For the purposes of this talk I'm going to define sexual reproduction as the production of offspring from two parents. Going from one to two changes the whole world. All of a sudden sex makes reproduction very complicated because it doesn't just require the elements of life that I mentioned previously. Now we're talking about a relationship between two parents, and a relationship between parents and their offspring, and the maturation of the offspring so that it too can become a parent, and then the inevitability of death. That's right -- the price of being able to reproduce sexually is death because once you start to mature you can't stop.

But where did sex come from? Somehow bacteria started relating to each other. They started to communicate -- they exchanged genetic material. And when they did that they were able to change their own genetic makeup. That's why bacteria can develop immunity to antibiotics so quickly -- because they can transfer the genetic material that confers immunity amongst themselves.... Smart little critters....

OK, but that's not real sex, so where did sex come from? I believe that sex is inherent in all life, from the very beginning, even though it was not always manifest. But I can't explain it in scientific terms, so instead, let me tell you a story:

When the solar system was created, at first there was no life on Mother Earth. She has had a long-standing relationship with Father Sun -- there has always been an attraction between them. But at first nothing came of it. We know that for sexual reproduction to work the prospective parents need to be in just the right relationship. Mother Earth and Father Sun had maintained just the right distance from each other. If Mother Earth had been any closer she wouldn't have been able to protect their offspring from the heat of Father Sun's rays. And if she had been any further away she wouldn't have been able to capture enough of Father Sun's heat to keep their offspring warm.

But in sexual reproduction the relationship isn't everything. You also need to reach a certain level of maturity. And here is where Mother Earth had to take the initiative. We know that females mature faster than males and I propose that this is because women bear more of the responsibility for raising children so they need to be ready sooner. It was just so with Mother Earth and Father Sun.

You just have to look at the way Father Sun treats everyone else to realize why this is. You see, Father Sun shines his light on everyone without fail. He can't help it. For all the light that he radiates he has no way to discriminate, no way to choose who to shine on and who not to shine on. Talk about ironic -- his light may be the origin of consciousness but he himself is blind and couldn't care less.

On the other hand, Mother Earth grew and physically matured. From out of her body arose the oceans and the atmosphere and these interacted to form perhaps her most beautiful feature -- the ever-changing patterns of weather. For she never appears the same from one day to the next.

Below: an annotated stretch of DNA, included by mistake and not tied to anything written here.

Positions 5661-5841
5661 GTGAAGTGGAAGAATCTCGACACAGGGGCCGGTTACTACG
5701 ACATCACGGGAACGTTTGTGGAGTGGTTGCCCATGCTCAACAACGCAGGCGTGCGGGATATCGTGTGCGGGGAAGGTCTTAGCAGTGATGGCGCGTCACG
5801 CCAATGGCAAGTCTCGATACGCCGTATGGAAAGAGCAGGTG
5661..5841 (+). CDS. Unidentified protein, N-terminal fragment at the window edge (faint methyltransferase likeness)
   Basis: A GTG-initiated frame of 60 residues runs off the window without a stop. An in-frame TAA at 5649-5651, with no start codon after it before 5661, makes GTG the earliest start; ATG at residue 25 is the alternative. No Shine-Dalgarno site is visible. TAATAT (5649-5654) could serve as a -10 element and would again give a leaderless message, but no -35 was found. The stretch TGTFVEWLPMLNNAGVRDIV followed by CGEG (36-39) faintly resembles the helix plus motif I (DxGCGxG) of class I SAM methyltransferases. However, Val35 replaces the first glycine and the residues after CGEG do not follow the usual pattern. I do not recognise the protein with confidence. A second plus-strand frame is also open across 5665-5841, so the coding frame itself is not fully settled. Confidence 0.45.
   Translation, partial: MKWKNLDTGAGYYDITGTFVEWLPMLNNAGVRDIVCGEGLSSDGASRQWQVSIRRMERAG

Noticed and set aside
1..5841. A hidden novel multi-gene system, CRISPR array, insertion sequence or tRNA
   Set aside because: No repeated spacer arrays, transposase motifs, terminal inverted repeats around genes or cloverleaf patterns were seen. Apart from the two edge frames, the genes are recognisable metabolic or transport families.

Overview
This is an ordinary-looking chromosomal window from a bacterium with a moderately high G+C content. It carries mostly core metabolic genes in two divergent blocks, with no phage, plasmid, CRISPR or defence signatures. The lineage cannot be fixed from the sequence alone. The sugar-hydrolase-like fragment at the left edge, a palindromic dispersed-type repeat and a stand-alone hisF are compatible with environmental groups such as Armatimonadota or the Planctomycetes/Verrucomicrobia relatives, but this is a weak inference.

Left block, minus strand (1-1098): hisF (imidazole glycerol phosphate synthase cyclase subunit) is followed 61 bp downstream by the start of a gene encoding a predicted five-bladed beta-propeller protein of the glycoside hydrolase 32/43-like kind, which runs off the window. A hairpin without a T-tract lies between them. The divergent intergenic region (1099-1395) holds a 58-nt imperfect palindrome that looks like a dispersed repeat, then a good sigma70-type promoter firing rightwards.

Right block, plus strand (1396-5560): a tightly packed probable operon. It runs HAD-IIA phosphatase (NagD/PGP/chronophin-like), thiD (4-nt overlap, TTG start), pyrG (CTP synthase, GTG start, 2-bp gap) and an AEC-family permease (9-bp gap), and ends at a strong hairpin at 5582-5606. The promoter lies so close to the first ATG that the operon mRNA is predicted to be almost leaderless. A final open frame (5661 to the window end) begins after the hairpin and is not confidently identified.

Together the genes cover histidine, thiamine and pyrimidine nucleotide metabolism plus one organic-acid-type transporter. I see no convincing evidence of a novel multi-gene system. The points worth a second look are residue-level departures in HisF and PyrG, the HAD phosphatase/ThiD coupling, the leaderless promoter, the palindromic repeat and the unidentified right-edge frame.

Just as sexual reproduction requires two adults, the creation of life required both Earth and Sun. For without the continued outpouring of Father Sun's energy life could not flourish. The Sun is a dependable but a harsh father because he shines on everyone without mercy. His rays of ultraviolet light would kill all life without the protective blanket of Mother Earth's atmosphere. And just as a blanket keeps us warm by keeping the heat from our bodies from escaping, Mother Earth's atmosphere holds Father Sun's heat even when she has turned her back on him, which she does every night.

Thus, out of the enduring relationship between Earth and Sun, life came forth to clothe and transform the Earth into a being unlike any that the universe has ever known before. So different from either parent, the living Earth creates its own chemical, physical, and biological environments in a single evolutionary process called the web of life.

To answer the question, "Why is sex important?",
I bring your attention to three vital factors whose evolutionary development was only made possible by sex and whose qualities help to define both our humanity and our unity with all life. These three are: biodiversity, consciousness, and love.

Sexual reproduction first occurred roughly at the boundary between the Pre-Cambrian and the Cambrian eras from 500 to 600 million years ago. Before sex we have three billion years, during which single-celled creatures replicated asexually. After sexual reproduction becomes possible there is an explosion in the variety of life forms: from single-celled, to multi-celled, fungi, plants, animals: crustaceans, echinoderms, fish, insects, amphibians, reptiles, birds, and mammals. All because when two parents reproduce sexually they create offspring that's different from either parent. This magical increase in genetic variety accelerates evolutionary change which, in turn, accelerates biodiversity.

It's obvious that asexual reproduction, which creates copies of the same creatures, (which is what happens in cloning) does not produce biodiversity except via mutations over fantastically vast spans of time. Sex changed all that, it made complex forms of life possible, it made human beings possible, and it made possible the wonderfully intricate interplay between the myriad of species which we call an ecosystem.